Strategic segmentation: getting the most of customers

Having met several chief executives individuals during the last five days in South Africa, I got insightful feedback on one of our core business lines in most of the current engagements in mobile operators across Europe and Africa: Strategic Segmentation.

While these managers told me that they were always jumping on the bandwagon to try the latest and greatest management tools, they never leveraged on what I think is one of the most powerful strategy development tools:  customer segmentation. Please find next some real examples of strategic segmentation projects:

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Customer segmentation has been around forever, and many companies have used it as a marketing tool.  But in our experience, few get the bottom-line results that they should.  And since most agree that all elements of a good strategy—from product design to pricing to distribution to competitive positioning—should in some way derive from the goal of meeting the key requirements of target customers, customer segmentation itself is a critical tool for strategy development.  Why, then, do many companies not see bottom-line results?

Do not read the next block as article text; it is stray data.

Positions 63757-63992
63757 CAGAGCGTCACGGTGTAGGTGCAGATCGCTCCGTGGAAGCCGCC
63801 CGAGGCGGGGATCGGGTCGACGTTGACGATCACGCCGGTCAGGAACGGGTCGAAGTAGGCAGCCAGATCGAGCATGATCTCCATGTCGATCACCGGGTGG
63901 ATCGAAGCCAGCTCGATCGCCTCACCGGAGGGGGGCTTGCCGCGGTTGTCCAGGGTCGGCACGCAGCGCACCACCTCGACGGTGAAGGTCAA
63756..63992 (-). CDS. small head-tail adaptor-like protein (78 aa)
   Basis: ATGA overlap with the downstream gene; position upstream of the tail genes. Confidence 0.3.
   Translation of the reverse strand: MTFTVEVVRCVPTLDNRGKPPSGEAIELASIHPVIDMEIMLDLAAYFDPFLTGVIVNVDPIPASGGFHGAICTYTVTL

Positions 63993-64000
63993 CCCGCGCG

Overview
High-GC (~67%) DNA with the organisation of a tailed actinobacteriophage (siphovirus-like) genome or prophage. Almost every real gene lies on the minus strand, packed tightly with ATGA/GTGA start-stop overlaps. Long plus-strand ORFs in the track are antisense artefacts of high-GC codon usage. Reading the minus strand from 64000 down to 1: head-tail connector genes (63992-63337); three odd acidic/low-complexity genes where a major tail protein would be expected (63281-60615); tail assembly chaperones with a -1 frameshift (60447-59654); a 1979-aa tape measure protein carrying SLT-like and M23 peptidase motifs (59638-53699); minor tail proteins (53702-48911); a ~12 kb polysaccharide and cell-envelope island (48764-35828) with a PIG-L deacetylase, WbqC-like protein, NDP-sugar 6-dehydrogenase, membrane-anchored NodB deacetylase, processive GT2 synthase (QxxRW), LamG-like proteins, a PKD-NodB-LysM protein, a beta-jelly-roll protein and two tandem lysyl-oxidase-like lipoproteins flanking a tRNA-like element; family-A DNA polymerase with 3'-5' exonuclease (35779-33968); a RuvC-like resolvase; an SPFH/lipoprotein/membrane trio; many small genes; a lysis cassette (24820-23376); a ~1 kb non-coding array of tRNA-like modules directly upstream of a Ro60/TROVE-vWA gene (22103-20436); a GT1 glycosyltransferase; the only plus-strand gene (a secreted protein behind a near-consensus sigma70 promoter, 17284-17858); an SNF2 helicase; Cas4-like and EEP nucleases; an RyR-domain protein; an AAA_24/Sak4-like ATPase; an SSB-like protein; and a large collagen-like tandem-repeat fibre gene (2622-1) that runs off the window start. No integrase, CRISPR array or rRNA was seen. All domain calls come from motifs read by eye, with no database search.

Most often it is because the output ends up being interesting but not actionable, or the results are used only for limited marketing purposes, not as a strategy tool to guide the entire organization. Segmentation divides customers into groups based on the underlying needs or characteristics driving their purchase decisions.  Truly distinct customer segments respond to different value propositions and require different strategic approaches. When properly used, segmentation helps to allocate resources throughout all levels of the operator to create value propositions that uniquely serves the target client’s clusters.

Customer segmentation is at its most powerful when used as a fundamental part of the strategic process, instead of just as a marketing tool. A sound segmentation allows operators to choose from the vast spectrum of potential clients and focus on the distinct clusters that the operator is best suited to serve. After aligning the organization to serve these clusters, the marketing departments will be able to define a differentiated and defensible value proposition which its competitors will have difficult emulating.

Nice reading
Best, CVA. Flying from London to Madrid

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